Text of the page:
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Thursday, March 7, 2013

Blah blah blah vibrancy blah blah blah

Now the O is going to tell you that after six or seven years, the epically failed SoWhat District is almost starting to feel like a neighborhood:

Ethan Seltzer, professor of urban studies and planning at Portland State University, points out neighborhoods and our perceptions of them are in constant flux.

"Many would be quick to write off South Waterfront," he says, but think of the Alberta neighborhood. The hordes willing to line up for brunch outside the Tin Shed these days probably don't realize that it sits in a spot that was the epicenter of the crack trade in the 1990s.

How a neighborhood evolves, he says, is only partly a function of its physical layout and arrangement. What makes one neighborhood downright hostile, another innocuous and unremarkable, and another rich with street life and cultural vibrancy, is he says, what the "people who live there commit to do with each other. What are the intentions of the people who inhabit the place?"

Almost. It's coming. Any day now. The hard-to-get-to condo tower jungle is going to be a real destination. The next Alberta. Yeah, that's the ticket.

Comments (36)

A homeless shelter is has diversity, culture, and community. Another attempt to redefine reality to push an agenda.

Hurray for the Hipsters! Thanks for moving into Alberta and getting rid of all those ill intentioned crack fiends.

The reality is the long time residents along Alberta are who chased the crack heads away.
It took lots of hard work on the part of people living there and the PPD.
Some of us remember it as a street lined with bustling small businesses. Long before the hipsters were born.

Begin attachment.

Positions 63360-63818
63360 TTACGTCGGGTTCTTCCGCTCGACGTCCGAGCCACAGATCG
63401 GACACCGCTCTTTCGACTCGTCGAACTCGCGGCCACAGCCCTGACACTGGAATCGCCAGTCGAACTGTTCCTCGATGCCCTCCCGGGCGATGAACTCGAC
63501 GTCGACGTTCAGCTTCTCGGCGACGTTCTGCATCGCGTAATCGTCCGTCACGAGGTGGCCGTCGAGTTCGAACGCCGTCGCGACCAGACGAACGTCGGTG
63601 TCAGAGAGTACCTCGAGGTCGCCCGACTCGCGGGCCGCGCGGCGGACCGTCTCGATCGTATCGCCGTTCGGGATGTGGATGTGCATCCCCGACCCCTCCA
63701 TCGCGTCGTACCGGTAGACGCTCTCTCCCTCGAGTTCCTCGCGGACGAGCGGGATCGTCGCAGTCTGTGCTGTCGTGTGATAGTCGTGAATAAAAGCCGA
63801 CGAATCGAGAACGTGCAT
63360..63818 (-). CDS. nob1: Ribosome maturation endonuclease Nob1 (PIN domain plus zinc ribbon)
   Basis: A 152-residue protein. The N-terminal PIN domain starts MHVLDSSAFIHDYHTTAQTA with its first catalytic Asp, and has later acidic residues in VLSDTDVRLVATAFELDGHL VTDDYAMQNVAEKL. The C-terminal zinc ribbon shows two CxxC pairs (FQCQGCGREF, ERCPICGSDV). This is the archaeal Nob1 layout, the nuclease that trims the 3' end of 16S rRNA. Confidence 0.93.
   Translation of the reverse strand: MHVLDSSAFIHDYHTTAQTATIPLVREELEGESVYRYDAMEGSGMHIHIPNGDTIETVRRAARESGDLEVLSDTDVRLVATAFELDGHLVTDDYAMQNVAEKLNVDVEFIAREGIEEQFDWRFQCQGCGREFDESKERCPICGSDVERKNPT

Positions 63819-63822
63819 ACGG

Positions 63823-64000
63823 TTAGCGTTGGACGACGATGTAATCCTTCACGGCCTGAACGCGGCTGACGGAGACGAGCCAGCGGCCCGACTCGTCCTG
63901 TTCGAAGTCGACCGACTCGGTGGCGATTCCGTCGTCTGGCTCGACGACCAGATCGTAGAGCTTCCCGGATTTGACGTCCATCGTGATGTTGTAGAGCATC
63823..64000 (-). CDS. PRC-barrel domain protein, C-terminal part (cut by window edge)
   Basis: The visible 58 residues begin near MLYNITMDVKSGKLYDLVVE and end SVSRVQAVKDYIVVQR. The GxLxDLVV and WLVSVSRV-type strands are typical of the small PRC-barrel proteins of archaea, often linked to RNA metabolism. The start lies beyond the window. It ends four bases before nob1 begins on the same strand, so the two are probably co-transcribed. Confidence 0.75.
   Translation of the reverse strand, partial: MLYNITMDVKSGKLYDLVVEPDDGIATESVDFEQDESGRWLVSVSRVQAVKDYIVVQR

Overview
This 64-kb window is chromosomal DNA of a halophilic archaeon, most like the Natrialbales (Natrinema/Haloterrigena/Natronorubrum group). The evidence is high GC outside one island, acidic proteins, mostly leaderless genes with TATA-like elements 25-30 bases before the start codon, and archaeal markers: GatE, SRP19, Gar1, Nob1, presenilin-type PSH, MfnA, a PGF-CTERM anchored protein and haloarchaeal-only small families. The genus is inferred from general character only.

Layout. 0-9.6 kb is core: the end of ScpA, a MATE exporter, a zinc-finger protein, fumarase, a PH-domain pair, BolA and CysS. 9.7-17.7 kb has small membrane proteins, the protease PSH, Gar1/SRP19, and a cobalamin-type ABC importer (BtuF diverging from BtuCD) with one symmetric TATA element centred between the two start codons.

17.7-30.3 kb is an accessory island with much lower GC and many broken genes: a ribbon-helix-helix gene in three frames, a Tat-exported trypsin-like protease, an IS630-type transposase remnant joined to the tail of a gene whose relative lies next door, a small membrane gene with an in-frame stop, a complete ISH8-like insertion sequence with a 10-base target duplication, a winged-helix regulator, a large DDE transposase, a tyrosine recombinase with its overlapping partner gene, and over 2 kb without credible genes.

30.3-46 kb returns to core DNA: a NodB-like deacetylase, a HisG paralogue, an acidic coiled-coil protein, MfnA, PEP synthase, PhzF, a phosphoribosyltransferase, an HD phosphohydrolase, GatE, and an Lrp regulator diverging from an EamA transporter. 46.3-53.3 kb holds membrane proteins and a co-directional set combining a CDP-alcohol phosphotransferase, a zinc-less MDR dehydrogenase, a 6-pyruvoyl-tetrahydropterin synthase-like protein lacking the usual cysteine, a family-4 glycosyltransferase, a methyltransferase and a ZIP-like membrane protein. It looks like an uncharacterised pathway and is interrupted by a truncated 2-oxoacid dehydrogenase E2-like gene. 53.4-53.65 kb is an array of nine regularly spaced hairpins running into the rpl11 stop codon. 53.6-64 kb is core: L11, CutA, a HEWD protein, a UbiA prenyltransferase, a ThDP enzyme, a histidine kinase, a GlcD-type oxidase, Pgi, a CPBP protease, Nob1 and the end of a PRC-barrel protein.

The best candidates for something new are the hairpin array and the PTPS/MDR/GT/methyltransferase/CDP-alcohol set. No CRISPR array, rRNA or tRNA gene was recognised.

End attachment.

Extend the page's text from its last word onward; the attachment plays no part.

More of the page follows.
. . .what the "people who live there commit to do with each other. What are the intentions of the people who inhabit the place?"

I found this comment insulting. What if the intentions of the neighborhood are to retain the character of their neighborhood, difficult to do when the city has "set" it up to ruin it?

South Waterfront will probably be a successful neighborhood in another ten years. Which will then be held up by various planning panjandroms as what we should do. Between the streetcar, tram, the light rail, and rebuilding moody we'll have spent...2 Billion or so on this folly. Of course it will be succesful-it's on the river and had a ton of money dumped into it.

Or compare Interstate versus Williams and Alberta. Millions dumped into max for little gain vs six inches of white paint on bike lanes on Vancouver/Williams and a few thousand on bike corrals on Alberta. Portland has good bones-we just need to force the planners to step aside and let people choose where they want to live.

Quite frankly, I think we have had enough of planning to last for at least a decade if not longer. Too many forced changes have created an intolerable instability in my book and way too much for the population to absorb.

The Oregonian can't get out of its own way. Here they're getting all misty about what the people have decided to do with their neighborhood but read the caption under the picture:

Larissa Butler plants peas in a raised bed at the South Waterfront Community Garden. The garden will move later this year when the land it is located on is prepared for construction.

Sorry, Larissa. Your garden's standing in the way of our plans. Pull your peas up and get out.